Yes. It is correct to say that there is a fast-track provision in that Bill to introduce non-contentious recommendations by the Law Commission by statutory instrument, and that could be used to fast-track these proposals. I am very sympathetic to my hon. Friend and his constituent. People who suffered sex abuse when they were children and did not appreciate its impact until much later often find themselves outside the limitation period, and therefore suffer injustice. We will certainly look at using that Bill to bring such a proposal forward; otherwise we will seek an early legislative opportunity.

The Minister referred to the four years since the Government basically accepted the Law Commission’s recommendation. Would it help to produce parliamentary encouragement for the Government if a list of all the outstanding Law Commission recommendations was published each year, outlining what progress is being made and what blockages there are to fulfilling those steps towards greater justice?

I am sure that from time to time we do indicate the progress that is being made on Law Commission proposals, and of course the hon. Gentleman can, and will, ask questions of the Department about precisely that. The recommendations went far wider than the concern raised by my hon. Friend the Member for City of York (Hugh Bayley), as they also related to matters such as time limits on squatters’ rights, corruption, insolvency applications and compulsory purchase orders. A great deal of work has had to be done across a number of Departments, which explains the delay. My noble Friend Baroness Ashton, whose portfolio this relates to, and the Lord Chancellor are particularly keen to get on with implementing this change.

Courts Service

22. What assessment she has made of the likely impact of changes in the Courts Service’s budget on the Government’s plans for the court system. (76562)

The courts are working to deliver the Government’s plans for the court system, particularly improving public safety and increasing public confidence through simpler, speedier justice. Like all public services, the courts are facing tight spending limits this year.

I declare a relevant interest as a solicitor. What is the hope for improved administration of justice in Enfield magistrates court when the north-west London region courts were told last month that, following the Lord Chancellor’s overestimate of legal aid savings, they need to find £2 million-worth of savings this financial year? Is that not good news for fine defaulters and compensation defaulters, and bad news for court users and victims?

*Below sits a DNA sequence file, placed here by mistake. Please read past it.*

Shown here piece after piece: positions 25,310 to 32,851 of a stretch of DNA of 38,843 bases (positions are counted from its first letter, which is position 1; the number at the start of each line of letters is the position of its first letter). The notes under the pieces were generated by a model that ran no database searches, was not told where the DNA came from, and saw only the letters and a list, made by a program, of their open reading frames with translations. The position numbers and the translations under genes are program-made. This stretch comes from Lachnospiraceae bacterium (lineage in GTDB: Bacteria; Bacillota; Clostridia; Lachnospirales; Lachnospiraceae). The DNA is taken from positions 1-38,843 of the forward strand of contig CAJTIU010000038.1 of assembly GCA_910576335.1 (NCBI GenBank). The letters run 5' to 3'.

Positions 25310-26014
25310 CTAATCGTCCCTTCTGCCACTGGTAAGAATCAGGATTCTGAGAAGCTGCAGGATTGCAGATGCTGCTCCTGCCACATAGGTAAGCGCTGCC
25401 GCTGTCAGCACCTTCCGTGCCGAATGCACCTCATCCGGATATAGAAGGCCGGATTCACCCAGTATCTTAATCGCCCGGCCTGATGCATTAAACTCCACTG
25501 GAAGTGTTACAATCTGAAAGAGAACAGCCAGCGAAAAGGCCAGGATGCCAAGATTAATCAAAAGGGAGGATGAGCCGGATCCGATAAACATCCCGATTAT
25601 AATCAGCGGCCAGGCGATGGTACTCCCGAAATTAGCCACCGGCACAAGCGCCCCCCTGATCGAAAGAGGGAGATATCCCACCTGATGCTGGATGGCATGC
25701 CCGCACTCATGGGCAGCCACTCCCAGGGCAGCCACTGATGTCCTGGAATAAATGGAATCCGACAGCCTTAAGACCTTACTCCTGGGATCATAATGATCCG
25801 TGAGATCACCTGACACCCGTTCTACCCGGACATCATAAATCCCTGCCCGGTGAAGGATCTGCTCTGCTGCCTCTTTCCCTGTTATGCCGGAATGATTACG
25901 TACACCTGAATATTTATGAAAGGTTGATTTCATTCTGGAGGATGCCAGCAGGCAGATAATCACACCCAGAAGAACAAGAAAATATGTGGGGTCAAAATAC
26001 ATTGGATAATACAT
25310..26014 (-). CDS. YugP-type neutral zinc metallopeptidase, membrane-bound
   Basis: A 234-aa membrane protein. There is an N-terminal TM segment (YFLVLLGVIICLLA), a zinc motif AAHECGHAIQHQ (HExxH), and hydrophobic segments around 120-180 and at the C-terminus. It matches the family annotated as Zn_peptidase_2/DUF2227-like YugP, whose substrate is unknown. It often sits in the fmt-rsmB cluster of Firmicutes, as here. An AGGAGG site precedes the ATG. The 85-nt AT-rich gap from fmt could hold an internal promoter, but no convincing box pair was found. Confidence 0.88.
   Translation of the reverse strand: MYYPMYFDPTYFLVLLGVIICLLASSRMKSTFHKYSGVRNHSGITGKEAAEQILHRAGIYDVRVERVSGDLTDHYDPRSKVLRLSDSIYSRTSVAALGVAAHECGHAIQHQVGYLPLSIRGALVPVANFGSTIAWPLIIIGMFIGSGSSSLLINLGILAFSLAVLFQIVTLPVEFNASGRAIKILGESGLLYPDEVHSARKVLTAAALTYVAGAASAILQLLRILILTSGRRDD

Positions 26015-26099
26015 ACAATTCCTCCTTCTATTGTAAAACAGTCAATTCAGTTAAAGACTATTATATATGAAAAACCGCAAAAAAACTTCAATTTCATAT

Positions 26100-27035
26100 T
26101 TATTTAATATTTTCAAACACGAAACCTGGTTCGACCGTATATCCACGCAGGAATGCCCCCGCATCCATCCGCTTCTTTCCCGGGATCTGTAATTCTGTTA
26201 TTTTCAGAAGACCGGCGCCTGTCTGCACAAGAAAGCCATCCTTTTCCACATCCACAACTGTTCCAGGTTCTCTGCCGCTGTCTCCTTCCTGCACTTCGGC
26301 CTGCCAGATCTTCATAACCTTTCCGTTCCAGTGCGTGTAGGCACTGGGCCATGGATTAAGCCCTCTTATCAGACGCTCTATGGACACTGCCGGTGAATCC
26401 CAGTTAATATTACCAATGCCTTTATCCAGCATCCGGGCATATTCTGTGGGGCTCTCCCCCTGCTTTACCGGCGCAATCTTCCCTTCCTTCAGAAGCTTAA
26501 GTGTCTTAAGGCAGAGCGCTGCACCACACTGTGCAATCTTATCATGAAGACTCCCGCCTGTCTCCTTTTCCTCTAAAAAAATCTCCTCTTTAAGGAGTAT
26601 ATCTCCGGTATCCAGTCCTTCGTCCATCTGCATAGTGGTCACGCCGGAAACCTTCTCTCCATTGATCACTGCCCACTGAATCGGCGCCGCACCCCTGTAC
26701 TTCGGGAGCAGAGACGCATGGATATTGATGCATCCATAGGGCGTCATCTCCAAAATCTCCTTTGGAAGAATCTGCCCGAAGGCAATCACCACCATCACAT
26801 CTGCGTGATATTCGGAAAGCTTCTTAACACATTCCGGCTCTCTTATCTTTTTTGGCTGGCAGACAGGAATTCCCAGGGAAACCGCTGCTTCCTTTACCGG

We have to be sure that the Department as a whole lives within its financial spending limits, but within that we can improve the services that we provide. I believe that it is possible to meet both those aims.

Has my right hon. and learned Friend had an opportunity to see the evidence of Sir Mark Potter, the president of the family division, to the Constitutional Affairs Committee? He says that any changes in the budget will dramatically affect his ability to bring down the current casework delay in the family division. I know that my right hon. and learned Friend is very keen on modernising the Courts Service and that she has great ambitions to do so, but a cut in the budget that is not agreed with the judiciary will have serious implications for the delays that are still inherent in our family justice system.

We are all concerned that there should be no unnecessary delay in court processes, especially where children are involved. I have discussed the delays with the president of the family division and his fellow judges. One of our aims is to ensure that as many cases as possible do not come to court at all, but can be agreed outside it, as well as ensuring that cases that are brought to court are dealt with more swiftly.